Choosing a used motorcycle is always a challenge. There is a risk that you encounter some problems or unpleasant situations even if you buy a used device from an authorized dealer. That is why it is necessary to inspect your two-wheeled friend with special care before buying it. We’ve rounded up a couple of useful tips from seasoned motorcyclists on what to look for when choosing a motorcycle.
Start with the VIN Lookup
When buying a used motorcycle, you should access the bike history report by checking the VIN code (number) on the frame of the vehicle. All symbols of the VIN code must be well-read; otherwise, the equipment may not be registered or detained at the parking lot.
Do not be surprised by the possible lack of information about the engine number — recently, these data are indicated only in the vehicle title. If the engine number indicated in the TCP differs from the real one, then the engine was changed due to a breakdown or accident.
If the replacement powertrain does not bother you, make sure that its model is exactly the same as that installed at the factory. Otherwise, you may face problems in the traffic police since replacing the engine with another is considered a design change and requires complex certification.
Are you done with the VIN lookup? Then it’s time to move further and check some other things before signing the purchase agreement and paying money for the bike.
Step 1 — Check the Motorcycle for Theft/Prohibited Use
Use the traffic police website to check the history of the motorcycle and the possible prohibition of registration actions. You can also get this information in the detailed VIN report.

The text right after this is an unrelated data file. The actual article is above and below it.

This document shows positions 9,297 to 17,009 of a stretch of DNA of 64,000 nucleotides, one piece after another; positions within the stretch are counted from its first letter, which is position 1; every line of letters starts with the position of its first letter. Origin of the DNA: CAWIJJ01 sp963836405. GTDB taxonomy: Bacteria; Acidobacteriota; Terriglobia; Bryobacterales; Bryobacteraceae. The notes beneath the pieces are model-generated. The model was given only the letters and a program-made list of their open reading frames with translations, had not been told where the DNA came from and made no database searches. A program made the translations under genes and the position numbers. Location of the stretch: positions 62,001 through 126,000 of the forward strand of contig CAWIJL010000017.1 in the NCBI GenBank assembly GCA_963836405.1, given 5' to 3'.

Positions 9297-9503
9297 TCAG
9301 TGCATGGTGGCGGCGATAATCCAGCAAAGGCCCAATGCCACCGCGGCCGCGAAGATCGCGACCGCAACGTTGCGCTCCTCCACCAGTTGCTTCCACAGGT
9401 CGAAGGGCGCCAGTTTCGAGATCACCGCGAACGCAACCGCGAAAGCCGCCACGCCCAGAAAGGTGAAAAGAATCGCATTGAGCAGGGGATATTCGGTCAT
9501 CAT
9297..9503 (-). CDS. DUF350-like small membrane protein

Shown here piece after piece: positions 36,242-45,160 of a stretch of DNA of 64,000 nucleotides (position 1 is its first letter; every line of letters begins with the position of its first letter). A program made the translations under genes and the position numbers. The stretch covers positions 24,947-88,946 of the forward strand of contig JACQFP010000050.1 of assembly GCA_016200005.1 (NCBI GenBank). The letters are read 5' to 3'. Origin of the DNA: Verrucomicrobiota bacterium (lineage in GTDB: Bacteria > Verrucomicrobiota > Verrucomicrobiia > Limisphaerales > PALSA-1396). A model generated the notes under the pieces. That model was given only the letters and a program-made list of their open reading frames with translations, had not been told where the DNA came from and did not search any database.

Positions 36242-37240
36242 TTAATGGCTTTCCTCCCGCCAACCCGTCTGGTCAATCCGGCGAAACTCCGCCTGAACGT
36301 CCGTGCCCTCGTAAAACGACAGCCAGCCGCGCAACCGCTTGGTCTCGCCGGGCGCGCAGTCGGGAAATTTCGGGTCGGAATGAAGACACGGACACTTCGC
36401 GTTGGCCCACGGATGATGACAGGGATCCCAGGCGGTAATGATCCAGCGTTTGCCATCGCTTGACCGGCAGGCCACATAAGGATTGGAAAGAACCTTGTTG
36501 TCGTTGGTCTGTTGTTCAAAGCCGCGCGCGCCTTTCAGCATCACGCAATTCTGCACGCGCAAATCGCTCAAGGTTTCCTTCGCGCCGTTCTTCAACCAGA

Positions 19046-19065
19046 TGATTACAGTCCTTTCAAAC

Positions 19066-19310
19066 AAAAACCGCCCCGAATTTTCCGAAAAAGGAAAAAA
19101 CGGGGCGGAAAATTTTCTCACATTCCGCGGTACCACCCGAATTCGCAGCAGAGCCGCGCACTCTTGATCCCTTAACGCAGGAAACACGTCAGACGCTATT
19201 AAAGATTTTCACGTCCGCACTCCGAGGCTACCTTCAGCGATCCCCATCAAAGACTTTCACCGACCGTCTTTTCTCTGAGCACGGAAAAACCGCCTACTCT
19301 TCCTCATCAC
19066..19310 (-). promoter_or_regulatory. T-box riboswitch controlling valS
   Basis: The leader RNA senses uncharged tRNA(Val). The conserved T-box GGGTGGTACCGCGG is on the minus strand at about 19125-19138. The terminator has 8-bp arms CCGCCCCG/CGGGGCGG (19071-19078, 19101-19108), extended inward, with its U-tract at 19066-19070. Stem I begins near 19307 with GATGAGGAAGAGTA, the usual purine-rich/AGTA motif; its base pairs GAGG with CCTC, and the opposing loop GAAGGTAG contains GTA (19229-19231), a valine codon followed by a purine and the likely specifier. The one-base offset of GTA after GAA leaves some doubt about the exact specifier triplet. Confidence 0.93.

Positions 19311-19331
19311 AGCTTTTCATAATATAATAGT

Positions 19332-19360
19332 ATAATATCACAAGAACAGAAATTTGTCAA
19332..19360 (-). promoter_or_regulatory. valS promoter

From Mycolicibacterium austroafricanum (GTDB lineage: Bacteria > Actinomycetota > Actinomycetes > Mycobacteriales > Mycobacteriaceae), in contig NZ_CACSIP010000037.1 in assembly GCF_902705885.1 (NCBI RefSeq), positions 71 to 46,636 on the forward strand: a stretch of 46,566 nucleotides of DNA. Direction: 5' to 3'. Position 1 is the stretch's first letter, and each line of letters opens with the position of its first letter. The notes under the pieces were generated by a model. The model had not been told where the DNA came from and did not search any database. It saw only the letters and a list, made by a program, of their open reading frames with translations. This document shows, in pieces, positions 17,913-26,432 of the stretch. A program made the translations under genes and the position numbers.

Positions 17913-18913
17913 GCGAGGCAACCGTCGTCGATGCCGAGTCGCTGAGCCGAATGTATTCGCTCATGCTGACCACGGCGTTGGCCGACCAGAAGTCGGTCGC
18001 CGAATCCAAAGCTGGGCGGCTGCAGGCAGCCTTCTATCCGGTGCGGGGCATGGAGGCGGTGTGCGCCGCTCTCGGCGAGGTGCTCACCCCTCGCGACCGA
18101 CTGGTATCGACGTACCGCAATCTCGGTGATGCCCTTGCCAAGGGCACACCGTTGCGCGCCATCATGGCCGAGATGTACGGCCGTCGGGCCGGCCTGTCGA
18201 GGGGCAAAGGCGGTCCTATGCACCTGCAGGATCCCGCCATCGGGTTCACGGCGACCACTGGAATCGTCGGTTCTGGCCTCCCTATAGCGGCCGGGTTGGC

Step 2 — Inspect the Bike Storage Location
Find out where the bike was parked during the motorcycle season and check the storage conditions in winter. Give preference to warm garage storage with proper preservation. This will help avoid rust, shriveled rubber parts, and other problems associated with prolonged parking on the street.
Step 3 — Check the Numbering Units of the Motorcycle
Most motorcycles have the VIN on the frame (steering column) near the right fork stays. Make sure that there are no traces of etching and welding on it and that all symbols are well readable. If there is a suspicion of any changes, the traffic police inspector has the right to evacuate the motorcycle to a parking lot for a technological examination.
Step 4 — Evaluate the Mileage Compliance with the Declared Data
It sometimes happens that sellers intentionally indicate wrong mileage rates. To avoid such situations, we recommend that you ask a specialist to do the check for you.